Offshore centers have historically competed with each other to attract business based on location, ease of doing business and cost of doing business. The last concerns the rate of taxes levied on profits. The news that the UAE will introduce a new corporate tax of 9% on business profits above 375,000 dirhams ($102,096) from June 1, 2023 came as no surprise. However, the UAE’s expected corporate tax will still be lower than that of the other five GCC countries, which range from 10% for Qatar, 15% for Oman and Kuwait, and 20% for Saudi Arabia. . All of these are still below other tax jurisdictions. The highest average corporate tax rate in EU countries is 21.3%, 23.04% in OECD countries and 69% in the G7, according to the Tax Foundation, based in the United States.
The UAE authorities appear confident that the planned corporate tax levy, with its long lead time, will not undermine the UAE’s attractiveness as a low-rate tax haven, and that this decision is in line with the general trend in the countries of the Gulf Cooperation Council. to diversify their sources of income away from dependence on hydrocarbon revenues, and follows the introduction of value added tax in the Gulf countries.
These two major GCC economies have left intact the personal income tax exemption for foreigners, which is welcomed by the large expatriate workforce in both countries, despite those who argue for a some form of remittance tax above certain levels but exempting most lower levels. remittances.
The UAE has entered into extensive double tax treaties with other countries to ensure that the proposed new corporate tax is not levied unfairly and that the UAE remains a global hub open for business as the he lack of double taxation agreements in some GCC countries had blunted their attraction. But tax levels alone will not attract world-class companies to locate in the Gulf, as this requires transparent legal, accounting and regulatory frameworks in place, especially if the objective is to promote this country. of the Gulf as a world-class financial center. The key to success for these competing GCC financial centers is to differentiate themselves instead of cloning themselves.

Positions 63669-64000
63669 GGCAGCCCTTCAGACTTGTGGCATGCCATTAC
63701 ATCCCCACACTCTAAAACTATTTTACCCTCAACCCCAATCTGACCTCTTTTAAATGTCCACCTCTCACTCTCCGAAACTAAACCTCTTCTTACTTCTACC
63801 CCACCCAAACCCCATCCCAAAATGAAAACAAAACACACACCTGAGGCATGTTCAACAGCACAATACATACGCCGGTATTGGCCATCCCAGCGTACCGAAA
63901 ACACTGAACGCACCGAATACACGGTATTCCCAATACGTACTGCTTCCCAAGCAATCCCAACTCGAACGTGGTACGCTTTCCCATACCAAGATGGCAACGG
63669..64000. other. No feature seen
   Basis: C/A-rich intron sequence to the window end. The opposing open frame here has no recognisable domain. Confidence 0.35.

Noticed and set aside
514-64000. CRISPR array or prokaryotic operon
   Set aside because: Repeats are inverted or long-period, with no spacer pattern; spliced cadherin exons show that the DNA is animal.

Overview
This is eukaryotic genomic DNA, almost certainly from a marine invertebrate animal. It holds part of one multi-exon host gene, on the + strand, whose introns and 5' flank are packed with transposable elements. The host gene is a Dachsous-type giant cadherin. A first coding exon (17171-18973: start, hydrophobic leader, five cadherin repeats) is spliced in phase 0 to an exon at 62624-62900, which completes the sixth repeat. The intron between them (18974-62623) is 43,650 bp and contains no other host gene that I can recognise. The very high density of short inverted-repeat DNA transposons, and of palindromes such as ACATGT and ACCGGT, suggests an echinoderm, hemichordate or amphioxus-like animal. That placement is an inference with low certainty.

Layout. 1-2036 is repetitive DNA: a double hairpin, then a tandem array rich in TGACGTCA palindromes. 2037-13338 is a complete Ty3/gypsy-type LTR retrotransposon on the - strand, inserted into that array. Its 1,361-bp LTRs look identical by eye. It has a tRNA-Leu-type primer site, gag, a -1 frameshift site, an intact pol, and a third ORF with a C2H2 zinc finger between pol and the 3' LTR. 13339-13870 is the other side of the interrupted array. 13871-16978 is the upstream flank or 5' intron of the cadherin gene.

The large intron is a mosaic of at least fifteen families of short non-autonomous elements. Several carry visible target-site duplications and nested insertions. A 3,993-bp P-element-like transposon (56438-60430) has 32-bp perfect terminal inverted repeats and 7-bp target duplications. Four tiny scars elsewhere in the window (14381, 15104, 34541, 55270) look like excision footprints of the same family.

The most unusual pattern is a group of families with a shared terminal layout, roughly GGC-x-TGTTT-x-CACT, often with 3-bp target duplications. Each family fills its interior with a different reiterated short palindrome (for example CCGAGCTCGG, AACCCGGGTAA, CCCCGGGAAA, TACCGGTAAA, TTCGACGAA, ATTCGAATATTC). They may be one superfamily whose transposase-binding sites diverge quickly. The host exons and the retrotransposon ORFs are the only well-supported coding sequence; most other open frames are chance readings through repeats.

For many years, Bahrain held the crown as the self-proclaimed financial capital of the Middle East, but in recent decades the crown has slipped, as Bahrain has been overtaken by better-funded rivals with more modern infrastructure, Dubai being the first serious challenger. with its Dubai International Financial Center, followed by Qatar Financial Center, which sees itself more as a niche player than a full-service financial center. In Saudi Arabia, the King Abdullah Financial City promises to dominate the Gulf financial sector given the pipeline of government projects and the listings of Saudi companies and joint ventures, which in size and liquidity will eclipse others in Bahrain, the United Kingdom. Qatar and Oman, and compete with Dubai.
Some believe that financial centers such as London have grown because of the innate skills of its financial workforce, but essentially London has flourished in recent years because it has attracted the best financial players in the world, while foreign banks and financial institutions were drawn to London as a convenient and profitable place to do business.
This model of competitive location demonstrated that activity in international financial markets is mobile and that if other locations are more profitable and convenient, major players will locate elsewhere. This is where the aspiring financial centers of the Gulf can play more cards than low corporate tax rates, taking advantage of their trading time zone straddling the trading time zones of Asia, the Middle East, United States and Europe. But relying solely on time zone advantage is not enough for Gulf financial centers as they will also need to introduce other services to provide depth. The UAE introduced the Murban energy contract benchmark on the ICE Futures Abu Dhabi exchange in March 2021, for ADNOC crude oil futures to trade at around 2 million barrels per day.
In conclusion, whatever the pre-eminence of a financial center and the power of its host economy, it will lose markets to the benefit of other players if it does not remain competitive and innovative. A lower corporate tax rate is certainly helpful, but the provision of other niche services such as international sukuks and green energy bonds will ensure that some GCC financial centers remain attractive to international businesses.
At the same time, the UAE’s move will remove some of the tarnish associated with zero-rate offshore tax havens that attract money laundering and negligible oversight, and bring it in line with international regulations.
• Dr. Mohamed Ramady is a former senior banker and Professor of Finance and Economics at King Fahd University of Petroleum and Minerals, Dhahran.
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